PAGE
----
Back for more today with the smooth-talking Janet Yellen. Her tone on Tuesday pushed stocks up to—ho hum—another record high for the Dow Jones Industrial Average (DJIA) and S&P 500 (SPX). Only health care sat out the SPX’s advance. The NASDAQ Composite tagged a 15-year intra-day high, extending its rally to an 11th consecutive session (figure 1). The charts were redrawn (our technical friends are eyeballing SPX 2122 as near-term resistance) after the Federal Reserve chief signaled she and colleagues aren’t inclined to raise interest rates before mid-year. Yellen heads back to Capitol Hill today, this time for a fresh round of questions from a House panel.
Perky on the Economy. The Fed’s Yellen extolled to lawmakers a host of signs of a strong domestic economy. She reserved some caution for slow(ish) wage growth, global ripples, and persistently low inflation that the Fed still considers to be transitory. The key to Tuesday’s message was her assurance that, yes, at some point a rate rise is coming, but given current conditions, the Fed's accommodative policy is "appropriate” and will likely be altered only on a meeting-by-meeting basis. Yellen largely repeated the Federal Open Market Committee (FOMC) statement that a rate hike is unlikely "at least" over the next couple of meetings, stating that the Fed can remain "patient" for the time being. She added that the FOMC will change guidance prior to raising rates as conditions warrant, though the change will not necessarily mean that liftoff is imminent.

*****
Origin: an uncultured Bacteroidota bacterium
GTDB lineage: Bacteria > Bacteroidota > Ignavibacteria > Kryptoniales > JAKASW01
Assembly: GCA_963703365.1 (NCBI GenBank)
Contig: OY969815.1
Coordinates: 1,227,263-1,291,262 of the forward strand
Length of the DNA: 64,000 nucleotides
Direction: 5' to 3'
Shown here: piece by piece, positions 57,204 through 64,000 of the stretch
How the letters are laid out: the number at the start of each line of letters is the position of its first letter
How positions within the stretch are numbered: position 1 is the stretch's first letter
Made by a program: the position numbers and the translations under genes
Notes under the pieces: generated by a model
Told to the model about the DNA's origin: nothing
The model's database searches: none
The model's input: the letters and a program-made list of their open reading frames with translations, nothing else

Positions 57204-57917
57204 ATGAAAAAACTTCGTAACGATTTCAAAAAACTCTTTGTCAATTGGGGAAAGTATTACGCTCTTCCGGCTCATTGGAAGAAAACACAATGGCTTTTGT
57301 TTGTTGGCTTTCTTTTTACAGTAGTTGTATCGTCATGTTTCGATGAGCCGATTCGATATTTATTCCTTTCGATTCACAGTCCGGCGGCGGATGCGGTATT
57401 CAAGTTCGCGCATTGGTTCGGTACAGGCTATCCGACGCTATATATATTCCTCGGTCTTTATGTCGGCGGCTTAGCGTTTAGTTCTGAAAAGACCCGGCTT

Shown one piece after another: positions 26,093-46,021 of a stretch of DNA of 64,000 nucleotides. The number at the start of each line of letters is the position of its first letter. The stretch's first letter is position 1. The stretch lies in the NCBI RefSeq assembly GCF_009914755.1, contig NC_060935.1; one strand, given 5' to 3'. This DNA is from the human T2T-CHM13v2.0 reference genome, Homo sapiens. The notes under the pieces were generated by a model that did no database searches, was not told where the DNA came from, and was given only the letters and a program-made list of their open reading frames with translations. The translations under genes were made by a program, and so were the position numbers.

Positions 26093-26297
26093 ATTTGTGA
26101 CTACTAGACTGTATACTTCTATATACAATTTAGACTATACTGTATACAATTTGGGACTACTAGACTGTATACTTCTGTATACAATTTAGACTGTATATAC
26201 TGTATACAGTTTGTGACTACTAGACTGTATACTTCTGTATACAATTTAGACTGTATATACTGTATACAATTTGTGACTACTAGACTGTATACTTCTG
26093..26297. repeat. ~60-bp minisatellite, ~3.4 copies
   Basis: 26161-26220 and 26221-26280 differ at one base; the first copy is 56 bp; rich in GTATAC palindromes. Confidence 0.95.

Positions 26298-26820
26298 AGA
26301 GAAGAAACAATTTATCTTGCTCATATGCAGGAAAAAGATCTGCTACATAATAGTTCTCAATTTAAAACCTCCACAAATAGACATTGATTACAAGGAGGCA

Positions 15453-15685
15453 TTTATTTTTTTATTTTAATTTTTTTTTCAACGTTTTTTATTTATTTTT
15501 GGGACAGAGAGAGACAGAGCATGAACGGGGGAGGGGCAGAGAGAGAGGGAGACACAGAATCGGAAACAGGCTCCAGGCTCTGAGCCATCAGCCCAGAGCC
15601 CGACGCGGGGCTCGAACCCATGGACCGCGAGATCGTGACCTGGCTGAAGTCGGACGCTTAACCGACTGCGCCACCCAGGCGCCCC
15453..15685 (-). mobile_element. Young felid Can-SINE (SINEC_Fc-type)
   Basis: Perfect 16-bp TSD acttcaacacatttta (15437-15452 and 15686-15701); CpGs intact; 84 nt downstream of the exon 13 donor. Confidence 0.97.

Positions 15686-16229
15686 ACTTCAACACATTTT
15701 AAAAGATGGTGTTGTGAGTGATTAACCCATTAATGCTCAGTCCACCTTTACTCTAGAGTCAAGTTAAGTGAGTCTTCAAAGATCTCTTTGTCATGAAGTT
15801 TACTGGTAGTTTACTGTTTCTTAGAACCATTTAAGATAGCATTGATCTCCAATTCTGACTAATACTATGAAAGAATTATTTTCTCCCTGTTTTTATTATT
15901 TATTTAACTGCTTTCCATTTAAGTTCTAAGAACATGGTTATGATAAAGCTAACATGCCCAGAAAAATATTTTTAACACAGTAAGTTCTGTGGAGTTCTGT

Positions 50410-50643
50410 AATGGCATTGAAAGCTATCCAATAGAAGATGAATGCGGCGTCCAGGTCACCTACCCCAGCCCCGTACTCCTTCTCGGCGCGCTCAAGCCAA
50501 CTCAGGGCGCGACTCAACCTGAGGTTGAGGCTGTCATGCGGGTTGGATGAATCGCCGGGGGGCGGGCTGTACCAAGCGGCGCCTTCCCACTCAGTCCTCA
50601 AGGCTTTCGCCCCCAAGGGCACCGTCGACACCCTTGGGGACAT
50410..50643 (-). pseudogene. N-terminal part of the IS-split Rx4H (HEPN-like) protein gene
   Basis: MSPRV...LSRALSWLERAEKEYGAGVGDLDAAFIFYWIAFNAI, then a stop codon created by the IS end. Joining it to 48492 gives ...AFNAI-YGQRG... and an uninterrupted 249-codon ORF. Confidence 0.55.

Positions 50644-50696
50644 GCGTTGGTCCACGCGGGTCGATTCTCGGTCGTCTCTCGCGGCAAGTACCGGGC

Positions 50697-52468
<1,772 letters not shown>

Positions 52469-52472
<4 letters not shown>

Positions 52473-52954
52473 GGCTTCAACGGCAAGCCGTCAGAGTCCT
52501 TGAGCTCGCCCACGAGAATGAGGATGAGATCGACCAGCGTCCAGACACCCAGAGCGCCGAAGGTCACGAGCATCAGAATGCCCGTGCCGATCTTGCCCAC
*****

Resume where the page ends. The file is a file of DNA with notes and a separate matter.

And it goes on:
Dollar Drag. Hewlett-Packard (HPQ) is down earlier and could bring headwinds to the broader tech space (that’s you, high-flying NASDAQ Composite) after revenue missed Street expectations. HPQ also cut guidance for 2015. The culprit? A strong dollar’s sting on global profits. Quick refresher for anyone who does not always follow forex trading: thinkorswim® ticker $DXY measures the dollar against a basket of currencies. This ticker has gobbled up chart real estate, hitting 94.47 Tuesday, up from 88 as recently as December 22, 2014 (figure 2).
Welcome Home. Actually, it’s housing-sector data that’s welcome on Wall Street these days, as traders try to get a sense of consumer spending on life’s biggies. Today brings a snapshot of new home sales. The report follows upbeat housing-sector earnings this week but comes on the back of a consumer confidence measure that hit the low end of industry expectations. Will the real consumer please stand up!